Willow – Herb Lore

Salix alba

And so to Willow. A very magical tree indeed. I’m mainly concerned with White willow – Salix alba, AKA Pussy Willow, Saille, Tree of Enchantment, The Witch’s Tree. Willow is also one of the “nine sacred trees” mentioned in Wicca and witchcraft, with several magical uses. In the Celtic calendar the Willow Moon corresponds to April. I was born in April, and this is why I have a tattoo of a willow branch on my foot.


Willows are all about water, so they’re all about the moon and the feminine too.  For example, Hecate the powerful Greek goddess of the moon and of willow, also taught sorcery and witchcraft, and was ‘a mighty and formidable divinity of the Underworld’. Helice was also associated with water, and her priestesses used willow in their water magic and witchcraft. The willow muse, called Heliconian after Helice, was sacred to poets, and the Greek poet Orpheus carried willow branches on his adventures in the Underworld. He was also given a lyre by Apollo, and it is interesting to note that the sound boxes of harps used to be carved from solid willow wood.

willow tree

Willows also have a lot of association with death. Ancient Celts believed willow planted on the grave would suck up the spirit of the dead person and their spirit would live in the tree.  In the Wiccan Rede, it is described as growing by water, guiding the dead to “The Summerland”.

knotted willow

Willow’s ability to quickly regrow from coppiced or pollarded trees, growing several feet in one season, or the ease with which a new tree can be grown merely by pushing a healthy branch cutting into the soil (even upside down!), has come to symbolise renewal, growth, vitality and immortality in other parts of the world such as China. The willow is a famous subject in many East Asian nations’ cultures, particularly in pen and ink paintings from China and Japan.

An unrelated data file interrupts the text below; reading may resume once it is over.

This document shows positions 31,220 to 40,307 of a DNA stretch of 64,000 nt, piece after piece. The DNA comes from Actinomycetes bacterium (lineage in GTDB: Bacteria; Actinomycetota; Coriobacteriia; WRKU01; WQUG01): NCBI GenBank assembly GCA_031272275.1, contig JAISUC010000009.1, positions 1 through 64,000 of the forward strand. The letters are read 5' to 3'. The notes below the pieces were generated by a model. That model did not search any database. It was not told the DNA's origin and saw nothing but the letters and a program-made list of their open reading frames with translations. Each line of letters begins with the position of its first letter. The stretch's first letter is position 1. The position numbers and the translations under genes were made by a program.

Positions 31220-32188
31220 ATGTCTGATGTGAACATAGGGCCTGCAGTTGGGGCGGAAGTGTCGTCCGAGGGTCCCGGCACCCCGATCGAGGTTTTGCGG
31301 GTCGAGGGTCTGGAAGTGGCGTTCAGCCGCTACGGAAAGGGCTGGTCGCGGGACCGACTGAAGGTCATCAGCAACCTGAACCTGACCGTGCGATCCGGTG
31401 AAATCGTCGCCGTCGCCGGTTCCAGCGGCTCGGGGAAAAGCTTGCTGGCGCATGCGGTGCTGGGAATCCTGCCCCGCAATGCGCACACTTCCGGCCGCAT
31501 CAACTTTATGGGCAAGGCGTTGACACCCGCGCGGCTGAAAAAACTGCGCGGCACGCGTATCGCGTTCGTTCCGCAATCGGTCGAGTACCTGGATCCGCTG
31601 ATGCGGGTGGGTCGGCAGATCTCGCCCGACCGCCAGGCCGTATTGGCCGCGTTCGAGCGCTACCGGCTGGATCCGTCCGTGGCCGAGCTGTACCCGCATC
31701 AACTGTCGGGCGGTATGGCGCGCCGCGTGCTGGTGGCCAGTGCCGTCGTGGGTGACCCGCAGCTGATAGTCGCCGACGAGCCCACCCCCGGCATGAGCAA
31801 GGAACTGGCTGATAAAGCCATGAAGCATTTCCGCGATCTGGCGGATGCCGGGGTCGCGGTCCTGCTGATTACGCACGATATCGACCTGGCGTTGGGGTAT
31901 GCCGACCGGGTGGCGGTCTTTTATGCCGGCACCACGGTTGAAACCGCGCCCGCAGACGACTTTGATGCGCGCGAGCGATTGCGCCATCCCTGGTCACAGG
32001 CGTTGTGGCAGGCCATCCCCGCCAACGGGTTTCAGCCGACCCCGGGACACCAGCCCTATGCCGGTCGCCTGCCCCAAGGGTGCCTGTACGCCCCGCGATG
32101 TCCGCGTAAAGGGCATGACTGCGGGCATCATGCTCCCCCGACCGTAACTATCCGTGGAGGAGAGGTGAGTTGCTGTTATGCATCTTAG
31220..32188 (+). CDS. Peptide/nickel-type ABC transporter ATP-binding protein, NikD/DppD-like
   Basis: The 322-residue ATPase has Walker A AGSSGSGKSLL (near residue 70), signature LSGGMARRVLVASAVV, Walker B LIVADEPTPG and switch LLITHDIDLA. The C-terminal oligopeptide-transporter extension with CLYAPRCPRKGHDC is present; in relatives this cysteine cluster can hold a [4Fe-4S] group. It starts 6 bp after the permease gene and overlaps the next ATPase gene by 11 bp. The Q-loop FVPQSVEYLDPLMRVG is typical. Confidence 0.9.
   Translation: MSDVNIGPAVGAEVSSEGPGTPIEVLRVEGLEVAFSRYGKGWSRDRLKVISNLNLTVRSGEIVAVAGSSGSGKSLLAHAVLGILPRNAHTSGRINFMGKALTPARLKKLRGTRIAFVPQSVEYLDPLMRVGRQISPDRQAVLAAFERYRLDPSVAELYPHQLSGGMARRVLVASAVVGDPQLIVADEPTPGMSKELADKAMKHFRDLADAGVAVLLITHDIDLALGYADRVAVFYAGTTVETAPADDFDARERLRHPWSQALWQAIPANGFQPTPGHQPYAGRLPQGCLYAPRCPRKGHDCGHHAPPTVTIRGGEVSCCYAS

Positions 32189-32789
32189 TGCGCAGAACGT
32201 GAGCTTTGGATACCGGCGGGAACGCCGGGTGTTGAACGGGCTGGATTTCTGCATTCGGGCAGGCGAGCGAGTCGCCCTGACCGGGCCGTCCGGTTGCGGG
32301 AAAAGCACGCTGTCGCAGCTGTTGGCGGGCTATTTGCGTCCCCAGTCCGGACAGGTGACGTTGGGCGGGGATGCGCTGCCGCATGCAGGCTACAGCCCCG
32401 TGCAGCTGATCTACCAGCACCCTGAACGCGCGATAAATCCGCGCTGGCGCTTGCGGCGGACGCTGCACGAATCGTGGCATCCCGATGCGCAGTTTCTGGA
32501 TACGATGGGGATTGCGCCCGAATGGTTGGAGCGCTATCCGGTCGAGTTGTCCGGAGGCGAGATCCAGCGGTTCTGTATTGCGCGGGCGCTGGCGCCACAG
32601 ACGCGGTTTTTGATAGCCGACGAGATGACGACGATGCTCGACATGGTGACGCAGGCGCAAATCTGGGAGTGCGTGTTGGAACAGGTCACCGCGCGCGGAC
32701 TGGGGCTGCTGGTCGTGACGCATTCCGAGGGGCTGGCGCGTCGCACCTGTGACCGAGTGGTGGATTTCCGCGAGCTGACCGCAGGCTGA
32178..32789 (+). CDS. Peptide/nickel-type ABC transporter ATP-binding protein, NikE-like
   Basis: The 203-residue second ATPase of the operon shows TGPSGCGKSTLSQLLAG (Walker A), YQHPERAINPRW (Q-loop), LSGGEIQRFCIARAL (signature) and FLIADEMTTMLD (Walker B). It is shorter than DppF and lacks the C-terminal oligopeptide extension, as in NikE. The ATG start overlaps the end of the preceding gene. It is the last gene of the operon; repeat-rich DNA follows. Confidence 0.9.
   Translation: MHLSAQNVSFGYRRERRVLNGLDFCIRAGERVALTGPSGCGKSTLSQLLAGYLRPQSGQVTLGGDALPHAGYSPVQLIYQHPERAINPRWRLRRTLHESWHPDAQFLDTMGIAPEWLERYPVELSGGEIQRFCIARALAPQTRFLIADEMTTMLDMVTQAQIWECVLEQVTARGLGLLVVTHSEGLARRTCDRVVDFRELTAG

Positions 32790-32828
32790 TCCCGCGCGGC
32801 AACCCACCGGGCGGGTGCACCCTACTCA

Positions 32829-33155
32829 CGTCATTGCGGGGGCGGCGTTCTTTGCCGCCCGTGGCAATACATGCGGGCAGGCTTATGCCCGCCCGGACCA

In China, some people carry willow branches with them on the day of their Tomb Sweeping or Qingming Festival. Willow branches are also put up on gates and/or front doors, which they believe help ward off the evil spirits that wander on Qingming. Legend states that on Qingming Festival, the ruler of Hades allows the spirits of the dead to return to earth (Is it me or does it seem unlikely that HADES would feature in Chinese legend?). Since their presence may not always be welcome, willow branches keep them away. Taoist witches (TAOIST witches?) also use a small carving made from willow wood for communicating with the spirits of the dead. The image is sent to the nether world, where the disembodied spirit is deemed to enter it, and give the desired information to surviving relatives on its return. In Japanese tradition, the willow is associated with ghosts. It is popularly supposed that a ghost will appear where a willow grows.

white willow leaves


  • In English folklore, a willow tree is believed to be quite sinister, capable of uprooting itself and stalking travellers.

  • If you wish to conjure spirits mix crushed willow with sandalwood and burn at a waning moon outdoors.

  • In European folklore the willow has been believed to be “planted by the devil to lure people to suicide by the restful swinging of it’s branches”.

  • Willow smoke is believed to sooth and guide the souls of the dead.

  • Witches give the tree special importance and use it as a meeting place.

  • All parts of the willow guard against evil and can be carried or placed in the home for this purpose. Knock on a willow tree (knock on wood) to avert evil.

  • It has been said that the willow produces snakes, while it’s ashes will drive them away.

There is a European legend about the origin of Alder and Willow. April 21st was the festival day for the Goddess Pales, Roman goddess of shepherds and herdsmen. Two men decided to spend the day fishing instead of participating in the required ceremonies. As a punishment the Goddess turned them into these trees so they would forever have to haunt the banks and streams leaning over watching for fish.

Sources – Wikipedia, Trees for Life, The Herbalist’s path, Cunnigham’s Encyclopedia of Magical Herbs

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